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RESEARCH PAPERS

Starting Flow and Heat Transfer Downstream of a Backward-Facing Step

[+] Author and Article Information
F. K. Tsou

Department of Mechanical Engineering, Drexei University, Philadelphia, PA 19104

Shih-Jiun Chen

Department of Mechanical Engineering, Temple University, Philadelphia, PA 19122

Win Aung

National Science Foundation, Washington, DC 20550

J. Heat Transfer 113(3), 583-589 (Aug 01, 1991) (7 pages) doi:10.1115/1.2910605 History: Received October 10, 1989; Revised November 21, 1990; Online May 23, 2008

Abstract

Experiments are performed to study the starting process of heat transfer downstream of a backward-facing step. A Ludwieg tube wind tunnel is employed to produce the incompressible flow, which accelerates from a zero velocity to a steady state value with an accelerating period of 7 ms and a steady-state period of 12 ms. Hot-wire anemometry and heat flux gages are used to measure the flow and heat transfer history, respectively. The onset of transition in the free shear layer shows that the disturbance originates from the top corner of the step, then propagating to the free stream. The velocity and turbulence profiles in the free shear layer reach steady-state values after the leading edge disturbance traverses to the measurement locations. In regions upstream and far downstream of the step, heat flux history data suggest the transformation of the flow from laminar to transitional and finally to turbulent flow. Hot-wire anemometry measurements indicate high-frequency turbulence with a short characteristic time. In the recirculating region, however, a longer characteristic time is observed because of the existence of large-scale eddies. The dimensionless reattachment length (xr /H) is shown to increase with time from the bottom corner (xr /H = 0) in the laminar regime to a maximum value of 13.6 in the transitional regime, and decreases to a constant values of 7.6 in the turbulent regime. The steady-state flow field and heat transfer compare favorably with existing data obtained using steady-state techniques.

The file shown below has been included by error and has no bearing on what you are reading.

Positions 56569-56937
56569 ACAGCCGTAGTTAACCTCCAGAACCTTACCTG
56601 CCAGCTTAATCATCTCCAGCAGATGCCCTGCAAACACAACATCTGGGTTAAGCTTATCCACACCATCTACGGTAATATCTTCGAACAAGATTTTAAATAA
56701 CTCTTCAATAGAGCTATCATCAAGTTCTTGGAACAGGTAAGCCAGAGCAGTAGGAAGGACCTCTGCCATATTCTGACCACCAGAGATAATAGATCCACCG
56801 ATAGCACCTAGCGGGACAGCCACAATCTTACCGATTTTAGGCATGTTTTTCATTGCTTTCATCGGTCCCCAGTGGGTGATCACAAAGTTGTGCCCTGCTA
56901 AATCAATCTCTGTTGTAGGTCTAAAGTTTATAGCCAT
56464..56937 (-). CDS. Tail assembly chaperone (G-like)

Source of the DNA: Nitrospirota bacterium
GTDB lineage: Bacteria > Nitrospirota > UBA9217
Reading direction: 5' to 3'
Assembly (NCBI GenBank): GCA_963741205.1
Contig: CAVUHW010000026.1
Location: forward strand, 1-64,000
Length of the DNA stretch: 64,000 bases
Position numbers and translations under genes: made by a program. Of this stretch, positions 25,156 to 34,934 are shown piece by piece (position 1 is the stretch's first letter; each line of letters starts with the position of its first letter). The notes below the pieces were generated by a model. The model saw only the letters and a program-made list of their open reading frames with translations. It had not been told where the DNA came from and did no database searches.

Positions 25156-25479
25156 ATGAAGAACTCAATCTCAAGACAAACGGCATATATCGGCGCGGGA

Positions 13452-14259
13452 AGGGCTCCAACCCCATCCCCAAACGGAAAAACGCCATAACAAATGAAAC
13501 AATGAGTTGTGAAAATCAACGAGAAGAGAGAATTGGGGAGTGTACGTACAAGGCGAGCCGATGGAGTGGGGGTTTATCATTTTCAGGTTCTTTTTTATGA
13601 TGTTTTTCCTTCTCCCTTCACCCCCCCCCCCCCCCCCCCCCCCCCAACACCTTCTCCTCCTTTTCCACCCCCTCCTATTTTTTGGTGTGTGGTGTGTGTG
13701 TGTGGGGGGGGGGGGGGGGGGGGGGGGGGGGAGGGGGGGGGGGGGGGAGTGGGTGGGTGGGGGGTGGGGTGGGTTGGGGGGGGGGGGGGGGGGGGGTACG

Copyright © 1991 by The American Society of Mechanical Engineers
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